At the other pole are childish and naïve souls who, following our more elemental instincts, refuse to forget our original intentions and wanting to see implemented the vision we have been promised, namely, One Country Two Systems, high degree of autonomy and Hong Kong people ruling Hong Kong.

We want our long-cherished freedoms and well-respected institutions to continue to flourish for the benefit of many more generations to come. Personalities dictate our destinies. When coming face to face with the adversity of suppression and overwhelmed by an apparently unmatchable power, individuals do react differently. I certainly would love to see more of the naïve souls and less of the cynics. It is not just our personal destinies that are at stake; Hong Kong’s fate is in the balance.

Elections of the Sixth Legislative Council, which completed on September 4, broke many records. 58%, or 2.2 million, of our registered voters came out to vote, which is unprecedented. Legislators-elect include Nathan Law Kwun-chung, Lau Siu-lai, Shiu Ka-chun and Cheng Chung-tai, who were core participants and very much involved in the 79 days of Occupy. Hongkongers have voted them into office so that they are properly mandated to continue fighting for a democratic Hong Kong, in the spirit of the Umbrella Movement. Besides, Eddie Chu Hoi-dick and Yiu Chung-yim have been civil society activists who see as their mission to deliver a fairer and more equal Hong Kong.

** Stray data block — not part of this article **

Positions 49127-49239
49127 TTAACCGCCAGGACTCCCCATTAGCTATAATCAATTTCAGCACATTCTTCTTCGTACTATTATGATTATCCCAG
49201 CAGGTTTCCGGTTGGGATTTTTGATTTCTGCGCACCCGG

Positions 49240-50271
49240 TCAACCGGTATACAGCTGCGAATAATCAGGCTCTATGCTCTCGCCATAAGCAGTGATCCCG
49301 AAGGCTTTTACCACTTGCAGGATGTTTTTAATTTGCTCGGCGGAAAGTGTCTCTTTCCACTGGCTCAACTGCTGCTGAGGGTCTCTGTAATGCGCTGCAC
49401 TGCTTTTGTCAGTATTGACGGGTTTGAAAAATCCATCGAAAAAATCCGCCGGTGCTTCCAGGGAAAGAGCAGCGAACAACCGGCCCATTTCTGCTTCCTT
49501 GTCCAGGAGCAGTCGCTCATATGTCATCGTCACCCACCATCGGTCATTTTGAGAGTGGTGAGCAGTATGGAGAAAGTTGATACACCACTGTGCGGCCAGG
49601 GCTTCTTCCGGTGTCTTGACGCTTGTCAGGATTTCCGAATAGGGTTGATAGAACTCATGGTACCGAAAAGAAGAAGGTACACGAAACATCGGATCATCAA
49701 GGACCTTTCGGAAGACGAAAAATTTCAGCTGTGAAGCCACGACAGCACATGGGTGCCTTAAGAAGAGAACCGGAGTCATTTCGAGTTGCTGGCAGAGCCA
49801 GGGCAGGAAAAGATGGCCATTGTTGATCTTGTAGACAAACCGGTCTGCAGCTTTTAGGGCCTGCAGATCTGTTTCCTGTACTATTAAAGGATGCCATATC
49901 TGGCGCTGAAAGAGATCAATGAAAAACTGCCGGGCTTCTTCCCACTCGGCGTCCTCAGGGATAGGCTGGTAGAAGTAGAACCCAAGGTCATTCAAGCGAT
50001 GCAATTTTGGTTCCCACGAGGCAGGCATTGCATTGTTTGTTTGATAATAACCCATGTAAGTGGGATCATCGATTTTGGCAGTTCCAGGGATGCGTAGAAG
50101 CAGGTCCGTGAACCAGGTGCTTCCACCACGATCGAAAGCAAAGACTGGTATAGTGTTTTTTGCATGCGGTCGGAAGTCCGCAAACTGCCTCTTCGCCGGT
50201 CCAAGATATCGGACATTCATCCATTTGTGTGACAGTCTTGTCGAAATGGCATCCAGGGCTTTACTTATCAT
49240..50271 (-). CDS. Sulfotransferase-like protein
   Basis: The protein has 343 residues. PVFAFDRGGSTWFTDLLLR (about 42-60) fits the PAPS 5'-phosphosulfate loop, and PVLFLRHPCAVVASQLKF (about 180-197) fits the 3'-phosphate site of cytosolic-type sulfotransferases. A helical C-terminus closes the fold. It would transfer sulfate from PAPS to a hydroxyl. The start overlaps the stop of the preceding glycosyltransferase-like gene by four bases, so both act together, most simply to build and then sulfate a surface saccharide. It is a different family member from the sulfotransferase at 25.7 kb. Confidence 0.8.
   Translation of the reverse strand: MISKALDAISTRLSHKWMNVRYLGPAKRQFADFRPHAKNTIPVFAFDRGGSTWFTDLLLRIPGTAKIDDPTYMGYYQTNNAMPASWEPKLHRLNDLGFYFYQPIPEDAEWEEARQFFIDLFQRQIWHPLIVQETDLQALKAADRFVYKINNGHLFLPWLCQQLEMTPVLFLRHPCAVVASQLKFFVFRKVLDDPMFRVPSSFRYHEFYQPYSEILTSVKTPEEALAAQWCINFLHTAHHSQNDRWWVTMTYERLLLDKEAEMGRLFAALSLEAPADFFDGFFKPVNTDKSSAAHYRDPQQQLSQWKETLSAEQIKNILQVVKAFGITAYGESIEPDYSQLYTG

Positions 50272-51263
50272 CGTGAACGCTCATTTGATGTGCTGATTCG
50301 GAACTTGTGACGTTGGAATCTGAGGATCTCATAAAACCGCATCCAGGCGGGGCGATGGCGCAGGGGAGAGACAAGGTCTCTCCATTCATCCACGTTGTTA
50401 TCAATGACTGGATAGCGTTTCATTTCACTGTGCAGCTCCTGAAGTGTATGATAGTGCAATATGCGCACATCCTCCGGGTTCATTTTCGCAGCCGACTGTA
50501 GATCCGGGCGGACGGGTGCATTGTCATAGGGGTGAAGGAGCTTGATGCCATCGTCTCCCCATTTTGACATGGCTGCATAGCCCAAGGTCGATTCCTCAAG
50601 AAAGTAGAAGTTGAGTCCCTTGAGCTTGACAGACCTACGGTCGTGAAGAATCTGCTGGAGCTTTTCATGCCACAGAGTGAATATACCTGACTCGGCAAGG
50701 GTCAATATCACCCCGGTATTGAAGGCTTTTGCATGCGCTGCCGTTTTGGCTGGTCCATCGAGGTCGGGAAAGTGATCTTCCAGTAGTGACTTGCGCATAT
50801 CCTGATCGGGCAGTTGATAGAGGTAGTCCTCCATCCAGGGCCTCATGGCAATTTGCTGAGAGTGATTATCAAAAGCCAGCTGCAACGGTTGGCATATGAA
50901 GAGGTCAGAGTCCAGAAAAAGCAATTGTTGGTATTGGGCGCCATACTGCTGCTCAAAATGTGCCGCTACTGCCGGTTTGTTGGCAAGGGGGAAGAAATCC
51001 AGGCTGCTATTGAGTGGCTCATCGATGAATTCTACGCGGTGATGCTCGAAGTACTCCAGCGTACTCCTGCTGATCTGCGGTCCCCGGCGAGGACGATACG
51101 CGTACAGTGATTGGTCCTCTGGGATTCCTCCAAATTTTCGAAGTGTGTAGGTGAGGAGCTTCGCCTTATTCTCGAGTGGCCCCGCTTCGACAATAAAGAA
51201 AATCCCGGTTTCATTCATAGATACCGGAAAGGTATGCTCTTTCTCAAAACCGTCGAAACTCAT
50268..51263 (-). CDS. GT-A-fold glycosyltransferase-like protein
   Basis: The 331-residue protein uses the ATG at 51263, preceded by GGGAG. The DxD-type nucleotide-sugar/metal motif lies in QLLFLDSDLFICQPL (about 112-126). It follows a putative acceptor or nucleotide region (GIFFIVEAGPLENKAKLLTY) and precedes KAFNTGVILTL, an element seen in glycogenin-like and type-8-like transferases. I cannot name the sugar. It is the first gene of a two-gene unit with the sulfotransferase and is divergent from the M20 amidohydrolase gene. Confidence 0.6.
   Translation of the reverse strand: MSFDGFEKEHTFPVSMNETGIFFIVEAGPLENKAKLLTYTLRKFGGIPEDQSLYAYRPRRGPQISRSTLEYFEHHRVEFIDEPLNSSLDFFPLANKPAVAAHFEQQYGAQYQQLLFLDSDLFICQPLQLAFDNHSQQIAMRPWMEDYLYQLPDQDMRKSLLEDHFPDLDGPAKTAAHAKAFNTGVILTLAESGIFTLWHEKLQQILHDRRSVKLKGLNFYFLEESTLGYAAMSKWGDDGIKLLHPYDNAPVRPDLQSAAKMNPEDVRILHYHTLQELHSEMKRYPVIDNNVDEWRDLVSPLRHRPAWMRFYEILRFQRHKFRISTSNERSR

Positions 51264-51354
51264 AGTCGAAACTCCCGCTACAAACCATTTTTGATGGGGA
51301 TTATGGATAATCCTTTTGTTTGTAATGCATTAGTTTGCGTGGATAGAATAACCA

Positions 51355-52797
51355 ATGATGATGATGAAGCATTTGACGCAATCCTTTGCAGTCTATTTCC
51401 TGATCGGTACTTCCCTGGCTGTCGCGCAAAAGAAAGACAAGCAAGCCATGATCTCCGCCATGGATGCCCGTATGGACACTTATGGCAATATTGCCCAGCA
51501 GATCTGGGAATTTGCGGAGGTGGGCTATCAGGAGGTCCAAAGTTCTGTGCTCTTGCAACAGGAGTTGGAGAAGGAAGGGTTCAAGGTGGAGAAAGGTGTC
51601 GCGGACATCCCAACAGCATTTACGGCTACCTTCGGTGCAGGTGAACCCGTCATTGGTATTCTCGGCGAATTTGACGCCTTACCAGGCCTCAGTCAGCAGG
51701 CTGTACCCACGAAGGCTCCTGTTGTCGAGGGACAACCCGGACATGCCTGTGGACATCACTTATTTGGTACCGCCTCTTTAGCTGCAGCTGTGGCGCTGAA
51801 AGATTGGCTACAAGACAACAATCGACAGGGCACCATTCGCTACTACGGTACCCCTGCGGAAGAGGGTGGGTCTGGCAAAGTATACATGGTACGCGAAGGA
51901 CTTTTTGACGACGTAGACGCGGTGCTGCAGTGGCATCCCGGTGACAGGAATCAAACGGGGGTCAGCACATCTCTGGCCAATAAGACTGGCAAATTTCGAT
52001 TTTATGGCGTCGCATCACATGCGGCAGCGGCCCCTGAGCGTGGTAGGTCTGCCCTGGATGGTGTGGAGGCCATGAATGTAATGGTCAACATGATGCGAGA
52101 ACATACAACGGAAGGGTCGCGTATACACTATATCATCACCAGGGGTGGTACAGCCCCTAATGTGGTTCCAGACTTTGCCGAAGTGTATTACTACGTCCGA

Unwise for CCP to ignore the democrats

These six, together with other Democratic Legislators-elect, have all openly declared frustration with what they are seeing of Hong Kong, and, to different extents and degrees, are advocating for Hongkongers to take charge of Hong Kong’s fate beyond 2047. The numbers of democratic versus anti-democratic legislators in the new Council will be 30:40. It will be politically impossible, or at least very unwise, for the CCP to ignore the voice of Hongkongers who have spoken through the ballot box and attempt to continue to suppress the Democratic Camp.